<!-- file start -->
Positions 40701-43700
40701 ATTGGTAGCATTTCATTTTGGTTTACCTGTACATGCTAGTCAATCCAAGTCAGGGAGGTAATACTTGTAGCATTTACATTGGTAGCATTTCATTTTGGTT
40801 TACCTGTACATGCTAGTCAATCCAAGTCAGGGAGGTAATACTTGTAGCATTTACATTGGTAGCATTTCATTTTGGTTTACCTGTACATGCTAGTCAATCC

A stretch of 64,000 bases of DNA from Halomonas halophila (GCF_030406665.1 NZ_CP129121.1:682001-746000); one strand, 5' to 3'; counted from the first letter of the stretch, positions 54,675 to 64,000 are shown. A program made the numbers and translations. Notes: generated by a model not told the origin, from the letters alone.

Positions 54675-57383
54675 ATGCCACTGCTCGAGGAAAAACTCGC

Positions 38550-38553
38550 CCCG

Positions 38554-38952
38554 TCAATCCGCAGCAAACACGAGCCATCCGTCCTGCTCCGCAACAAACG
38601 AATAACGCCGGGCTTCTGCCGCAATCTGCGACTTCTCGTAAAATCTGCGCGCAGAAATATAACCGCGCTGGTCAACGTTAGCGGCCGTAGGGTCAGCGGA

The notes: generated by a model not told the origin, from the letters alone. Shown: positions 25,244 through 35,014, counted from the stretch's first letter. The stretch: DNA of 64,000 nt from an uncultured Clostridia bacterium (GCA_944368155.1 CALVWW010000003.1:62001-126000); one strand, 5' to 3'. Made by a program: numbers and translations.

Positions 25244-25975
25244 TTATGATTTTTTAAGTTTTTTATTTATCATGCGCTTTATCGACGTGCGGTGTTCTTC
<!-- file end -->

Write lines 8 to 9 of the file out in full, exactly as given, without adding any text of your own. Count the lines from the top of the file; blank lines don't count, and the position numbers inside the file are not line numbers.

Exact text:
38550 CCCG

Positions 38554-38952